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The effects of substrate utilization, manipulated by caffeine, on post-exercise oxygen consumption in untrained female subjects.

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Department of Human Movement Studies, University of Queensland, St. Lucia, Australia.


The effect of substrate utilization manipulated by caffeine on post-exercise oxygen consumption was investigated in five untrained females (age = 21 +/- 1.5 years), following 90 min of treadmill walking at 55% maximal oxygen consumption. Each subject participated in the two trials (control and experimental) within 2 weeks of each other. Immediately following the measurement of resting oxygen consumption, subjects consumed one of the two test beverages 60 min prior to exercise: 5 mg of caffeine per kg of body-weight in 200 ml of orange juice (CA) or 200 ml of orange juice (C). Assignment of CA and C was made in a random, double blind fashion. Immediately prior to the exercise phase (0 min) resting oxygen consumption was again measured. Following exercise, subjects returned to the same pre-exercise sitting position where respiratory data was collected over 1 h. No significant differences were found in resting oxygen consumption and respiratory exchange ratio (R) prior to caffeine ingestion (-60 min). One hour after caffeine ingestion (0 min) oxygen consumption and free fatty acid (FFA) levels increased significantly compared to C. During and 1 h following exercise, oxygen consumption and FFA levels were significantly greater, with R values being significantly lower in CA compared to C. These findings provide further evidence that metabolic substrate is somehow implicated in elevating oxygen consumption following exercise cessation.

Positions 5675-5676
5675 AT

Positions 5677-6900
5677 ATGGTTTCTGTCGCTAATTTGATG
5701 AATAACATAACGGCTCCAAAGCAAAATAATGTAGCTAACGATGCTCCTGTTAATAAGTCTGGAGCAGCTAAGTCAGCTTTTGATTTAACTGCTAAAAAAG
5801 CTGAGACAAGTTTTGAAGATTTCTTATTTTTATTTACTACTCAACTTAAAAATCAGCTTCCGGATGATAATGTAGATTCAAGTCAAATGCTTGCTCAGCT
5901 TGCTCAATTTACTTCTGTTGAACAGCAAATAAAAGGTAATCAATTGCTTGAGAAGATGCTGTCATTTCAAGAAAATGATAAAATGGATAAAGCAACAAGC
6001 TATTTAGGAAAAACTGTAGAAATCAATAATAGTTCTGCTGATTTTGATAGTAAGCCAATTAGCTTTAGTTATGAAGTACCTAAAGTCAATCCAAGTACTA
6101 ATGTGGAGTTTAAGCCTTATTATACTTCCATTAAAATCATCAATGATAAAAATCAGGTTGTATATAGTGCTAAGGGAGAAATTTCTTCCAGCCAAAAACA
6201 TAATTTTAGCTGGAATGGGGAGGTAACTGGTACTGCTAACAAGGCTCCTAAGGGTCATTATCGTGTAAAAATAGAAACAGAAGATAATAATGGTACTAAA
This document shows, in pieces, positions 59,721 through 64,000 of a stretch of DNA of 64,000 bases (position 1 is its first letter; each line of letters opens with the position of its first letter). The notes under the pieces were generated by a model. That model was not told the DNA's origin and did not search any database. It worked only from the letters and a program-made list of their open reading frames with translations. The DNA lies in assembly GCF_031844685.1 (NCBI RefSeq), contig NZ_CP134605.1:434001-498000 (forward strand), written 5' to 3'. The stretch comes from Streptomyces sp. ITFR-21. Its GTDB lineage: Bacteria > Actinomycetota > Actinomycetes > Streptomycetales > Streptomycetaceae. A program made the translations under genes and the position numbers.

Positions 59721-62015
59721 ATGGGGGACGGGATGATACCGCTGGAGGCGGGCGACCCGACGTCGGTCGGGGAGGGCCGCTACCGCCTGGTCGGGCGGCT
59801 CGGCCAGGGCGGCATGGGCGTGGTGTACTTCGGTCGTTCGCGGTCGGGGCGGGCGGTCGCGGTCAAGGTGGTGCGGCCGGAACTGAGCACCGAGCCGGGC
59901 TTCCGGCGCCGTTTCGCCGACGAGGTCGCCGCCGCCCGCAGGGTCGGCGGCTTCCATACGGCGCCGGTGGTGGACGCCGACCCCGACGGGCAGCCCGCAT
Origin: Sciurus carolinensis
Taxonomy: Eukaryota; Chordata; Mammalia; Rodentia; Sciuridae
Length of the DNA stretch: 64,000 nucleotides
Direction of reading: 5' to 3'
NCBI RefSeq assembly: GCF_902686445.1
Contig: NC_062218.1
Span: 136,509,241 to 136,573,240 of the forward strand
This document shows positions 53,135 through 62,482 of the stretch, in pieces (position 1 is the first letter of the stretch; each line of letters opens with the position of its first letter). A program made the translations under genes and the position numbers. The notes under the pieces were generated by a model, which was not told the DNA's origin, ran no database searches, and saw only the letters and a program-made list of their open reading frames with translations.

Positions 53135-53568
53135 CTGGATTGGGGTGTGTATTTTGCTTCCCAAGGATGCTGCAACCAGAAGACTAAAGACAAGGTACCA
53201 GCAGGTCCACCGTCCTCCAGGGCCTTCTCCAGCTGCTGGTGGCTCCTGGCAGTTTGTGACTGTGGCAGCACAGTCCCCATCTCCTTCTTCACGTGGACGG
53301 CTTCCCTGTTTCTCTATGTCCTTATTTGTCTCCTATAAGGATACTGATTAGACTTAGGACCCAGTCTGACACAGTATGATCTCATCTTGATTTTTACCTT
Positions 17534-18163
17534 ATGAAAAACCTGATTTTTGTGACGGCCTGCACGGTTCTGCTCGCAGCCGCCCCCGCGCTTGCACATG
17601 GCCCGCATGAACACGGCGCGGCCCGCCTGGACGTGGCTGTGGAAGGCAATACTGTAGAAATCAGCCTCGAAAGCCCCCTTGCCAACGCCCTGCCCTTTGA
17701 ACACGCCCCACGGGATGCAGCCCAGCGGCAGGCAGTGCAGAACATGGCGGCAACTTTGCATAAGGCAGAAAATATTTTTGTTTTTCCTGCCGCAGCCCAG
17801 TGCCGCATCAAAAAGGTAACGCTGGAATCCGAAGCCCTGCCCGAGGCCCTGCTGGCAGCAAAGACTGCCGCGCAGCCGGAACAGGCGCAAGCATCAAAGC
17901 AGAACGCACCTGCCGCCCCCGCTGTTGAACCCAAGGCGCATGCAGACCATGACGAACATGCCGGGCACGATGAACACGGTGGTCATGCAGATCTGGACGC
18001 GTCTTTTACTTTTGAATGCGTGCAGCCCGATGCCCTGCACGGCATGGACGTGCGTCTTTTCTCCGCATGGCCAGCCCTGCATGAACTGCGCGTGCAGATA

[Indexed for MEDLINE]

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